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COLUMN ONE : Demanding the Ability to Snoop : Afraid new technology may foil eavesdropping efforts, U.S. officials want phone and computer users to adopt the same privacy code. The government would hold the only key.

Demanding the Ability to Snoop. FIRST OF TWO PARTS

October 03, 1993|ROBERT LEE HOTZ | TIMES SCIENCE WRITER

When Charles and Diana discovered millions of people were reveling in their most intimate telephone calls, the world's most public couple had to face the facts of private life in the electronic age.

In a world of cellular phones, computer networks, electronic mail and interactive TV, the walls might as well have ears.

With the explosion of such devices, more people and companies--from banks to department stores--seem to have more access to more information that someone wants to keep private. In response, computer users are devising their own electronic codes to protect such secrets as corporate records, personal mail or automated teller transactions.

Historically, the biggest ears have belonged to the federal government, which has used surveillance techniques designed to track down criminals and security risks to keep electronic tabs on subjects ranging from civil rights leaders to citizens making overseas calls.

But, today, federal officials are afraid that advanced technology, which for almost 50 years has allowed them to conduct surveillance on a global scale, is about to make such monitoring impossible.

Now, federal intelligence and law enforcement agencies are insisting on their right to eavesdrop.

The government is proposing a standardized coding, or encryption, system that would eliminate eavesdropping by anyone except the one holder of the code's key--the government itself.

To ensure that federal agents and police can continue to wiretap communications, the National Institute of Standards and Technology (NIST) is introducing a national electronic code. It will cover all telephone systems and computer transmissions, with a built-in back door that police can unlock with a court order and an electronic key.

White House and FBI officials insist they have no way to force any company to adopt the new technology. They will not outlaw other forms of coding, they said.

But experts say a series of regulatory actions involving Congress, the State Department, the U.S. attorney general, export licensing restrictions and the purchasing power of the federal government will effectively force people to use the code.

The government's plan has triggered an outcry among computer users, civil rights groups and others. The American Civil Liberties Union and groups of computer professionals say the plan raises major constitutional questions. Federal laws are designed to limit the government's ability to wiretap, not guarantee it, they say.

"Where does the U.S. government get the right to understand everything that is transmitted?" asked Michel Kabay, director of education for the National Computer Security Assn. in Carlisle, Pa.

Not so many years ago, powerful encryption techniques were the monopoly of military and intelligence agencies. Over time, computer experts and corporate cryptographers created codes to protect their private communications. Some of these scramble electronic signals so thoroughly that even the supercomputers of the National Security Agency cannot decipher them. One of the best codes, called Pretty Good Privacy, is free and can be downloaded from computer network libraries around the world--yet it still contains safeguards that protect its secrets from prying eyes.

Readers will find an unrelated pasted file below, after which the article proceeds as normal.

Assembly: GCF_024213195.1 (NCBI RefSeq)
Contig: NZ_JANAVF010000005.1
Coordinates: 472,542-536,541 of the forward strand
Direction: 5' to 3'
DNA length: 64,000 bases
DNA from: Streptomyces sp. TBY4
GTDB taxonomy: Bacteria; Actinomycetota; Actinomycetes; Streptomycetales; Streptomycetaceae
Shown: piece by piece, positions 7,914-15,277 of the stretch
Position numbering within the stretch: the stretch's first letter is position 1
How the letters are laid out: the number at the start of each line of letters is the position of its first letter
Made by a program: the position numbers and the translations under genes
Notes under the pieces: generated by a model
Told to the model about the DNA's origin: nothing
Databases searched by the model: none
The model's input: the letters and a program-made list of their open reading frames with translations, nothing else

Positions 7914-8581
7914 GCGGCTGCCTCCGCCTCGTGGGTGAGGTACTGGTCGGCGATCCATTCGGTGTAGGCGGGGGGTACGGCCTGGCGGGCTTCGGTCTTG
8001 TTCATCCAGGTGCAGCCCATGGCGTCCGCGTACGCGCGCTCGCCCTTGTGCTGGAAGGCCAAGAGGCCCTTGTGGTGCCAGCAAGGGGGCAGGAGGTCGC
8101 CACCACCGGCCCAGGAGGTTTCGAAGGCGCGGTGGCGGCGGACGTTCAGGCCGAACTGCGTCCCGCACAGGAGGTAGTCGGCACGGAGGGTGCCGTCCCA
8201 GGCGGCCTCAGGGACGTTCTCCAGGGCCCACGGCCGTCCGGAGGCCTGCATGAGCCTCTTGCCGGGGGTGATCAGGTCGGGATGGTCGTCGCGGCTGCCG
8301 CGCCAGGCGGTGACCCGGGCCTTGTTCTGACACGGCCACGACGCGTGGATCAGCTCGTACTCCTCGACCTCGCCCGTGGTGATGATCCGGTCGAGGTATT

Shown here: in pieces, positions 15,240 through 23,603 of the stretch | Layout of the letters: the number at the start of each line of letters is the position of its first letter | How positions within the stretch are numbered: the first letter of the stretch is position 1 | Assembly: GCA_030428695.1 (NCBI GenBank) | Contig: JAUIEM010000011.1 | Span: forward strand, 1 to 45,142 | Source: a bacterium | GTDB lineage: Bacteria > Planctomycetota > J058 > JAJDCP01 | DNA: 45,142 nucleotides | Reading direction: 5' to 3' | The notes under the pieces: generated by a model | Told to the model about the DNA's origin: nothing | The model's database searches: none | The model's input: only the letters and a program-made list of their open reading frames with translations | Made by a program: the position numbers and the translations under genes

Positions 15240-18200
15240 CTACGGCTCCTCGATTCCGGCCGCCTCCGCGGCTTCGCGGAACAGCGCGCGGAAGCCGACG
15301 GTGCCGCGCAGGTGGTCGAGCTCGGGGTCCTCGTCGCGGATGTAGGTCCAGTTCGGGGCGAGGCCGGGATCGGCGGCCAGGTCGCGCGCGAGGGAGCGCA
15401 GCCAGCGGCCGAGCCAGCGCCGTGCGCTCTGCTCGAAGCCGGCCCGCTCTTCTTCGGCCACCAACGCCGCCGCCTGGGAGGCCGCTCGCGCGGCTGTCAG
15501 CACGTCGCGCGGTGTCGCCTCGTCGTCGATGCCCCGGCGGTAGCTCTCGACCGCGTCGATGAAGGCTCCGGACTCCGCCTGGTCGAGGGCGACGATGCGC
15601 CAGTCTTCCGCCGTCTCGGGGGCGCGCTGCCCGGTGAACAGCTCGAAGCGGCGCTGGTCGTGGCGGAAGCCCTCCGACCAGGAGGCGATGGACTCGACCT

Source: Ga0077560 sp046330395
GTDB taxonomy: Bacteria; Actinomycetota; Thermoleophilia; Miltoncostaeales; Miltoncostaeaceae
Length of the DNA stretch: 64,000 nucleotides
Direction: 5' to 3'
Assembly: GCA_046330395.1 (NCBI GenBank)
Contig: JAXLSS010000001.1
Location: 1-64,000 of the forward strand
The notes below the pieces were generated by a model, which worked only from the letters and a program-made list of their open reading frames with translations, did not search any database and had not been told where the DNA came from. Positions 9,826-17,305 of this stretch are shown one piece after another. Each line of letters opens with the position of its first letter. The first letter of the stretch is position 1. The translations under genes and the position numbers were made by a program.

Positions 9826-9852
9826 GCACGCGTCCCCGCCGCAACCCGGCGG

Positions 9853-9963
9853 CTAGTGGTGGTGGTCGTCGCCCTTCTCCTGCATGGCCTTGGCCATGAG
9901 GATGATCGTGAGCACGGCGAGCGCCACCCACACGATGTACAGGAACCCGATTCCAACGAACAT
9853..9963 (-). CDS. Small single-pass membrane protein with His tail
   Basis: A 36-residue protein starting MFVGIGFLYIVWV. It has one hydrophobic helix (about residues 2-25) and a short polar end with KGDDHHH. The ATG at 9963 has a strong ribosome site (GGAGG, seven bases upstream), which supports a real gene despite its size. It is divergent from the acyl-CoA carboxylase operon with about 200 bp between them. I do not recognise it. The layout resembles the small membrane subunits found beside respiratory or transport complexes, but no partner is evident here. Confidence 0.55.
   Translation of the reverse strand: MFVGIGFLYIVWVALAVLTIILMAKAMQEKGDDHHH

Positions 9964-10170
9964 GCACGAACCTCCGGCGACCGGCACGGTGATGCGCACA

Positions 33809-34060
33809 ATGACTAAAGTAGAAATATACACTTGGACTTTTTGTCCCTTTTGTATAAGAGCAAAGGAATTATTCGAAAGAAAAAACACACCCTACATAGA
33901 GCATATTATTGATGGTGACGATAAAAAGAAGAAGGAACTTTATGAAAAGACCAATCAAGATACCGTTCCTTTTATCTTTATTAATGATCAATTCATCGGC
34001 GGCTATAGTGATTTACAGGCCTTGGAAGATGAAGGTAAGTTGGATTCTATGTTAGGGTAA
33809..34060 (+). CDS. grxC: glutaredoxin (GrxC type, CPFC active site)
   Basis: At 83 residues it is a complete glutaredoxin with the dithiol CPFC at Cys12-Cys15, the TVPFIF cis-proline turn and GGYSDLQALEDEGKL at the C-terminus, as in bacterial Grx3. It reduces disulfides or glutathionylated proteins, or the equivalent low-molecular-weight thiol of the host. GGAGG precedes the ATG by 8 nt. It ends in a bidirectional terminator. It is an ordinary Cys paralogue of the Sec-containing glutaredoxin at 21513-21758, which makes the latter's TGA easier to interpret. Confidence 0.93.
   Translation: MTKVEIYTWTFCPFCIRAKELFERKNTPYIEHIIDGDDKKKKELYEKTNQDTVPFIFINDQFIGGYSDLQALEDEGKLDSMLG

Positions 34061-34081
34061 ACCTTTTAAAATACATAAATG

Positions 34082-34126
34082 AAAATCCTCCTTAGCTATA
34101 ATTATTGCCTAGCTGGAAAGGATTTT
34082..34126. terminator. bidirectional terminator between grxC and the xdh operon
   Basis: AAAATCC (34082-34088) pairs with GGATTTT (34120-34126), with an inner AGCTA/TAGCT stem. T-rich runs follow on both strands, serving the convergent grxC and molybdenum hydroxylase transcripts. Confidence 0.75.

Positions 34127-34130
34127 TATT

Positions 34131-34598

Combined with advances in fiber optics and digital communications, these codes enable people to send electronic mail, computer files and faxes the government cannot read, and to make phone calls even the most sophisticated wiretapper cannot understand.

As new technologies converge to form the roadbed of a national information superhighway, the government faces the prospect of millions of people around the world communicating in the absolute privacy of the most secure codes science can devise.

At the same time, hundreds of phone companies channel calls through new digital switches into long-distance fiber-optic cables where, translated into light-speed laser pulses, they may elude interception more easily. Dozens of other companies are organizing global wireless digital networks to send phone calls, faxes and computer files over the airwaves to people no matter where they are or how often they move.

Given all this, NIST officials say the new code, called Skipjack, is the government's attempt to strike a balance between personal privacy and public safety.

They say it will protect people from illicit eavesdropping, while allowing an authorized government agent to unlock any scrambled call or encrypted computer message. It could be incorporated into virtually every computer modem, cellular phone and telecommunications system manufactured in the United States.

Designed by the National Security Agency, which conducts most of the country's communications surveillance, the code is one facet of an ambitious government blueprint for the new information age.

But critics say the code is just one of several steps by federal law enforcement groups and intelligence agencies to vastly expand their ability to monitor all telecommunications and to access computer databases.

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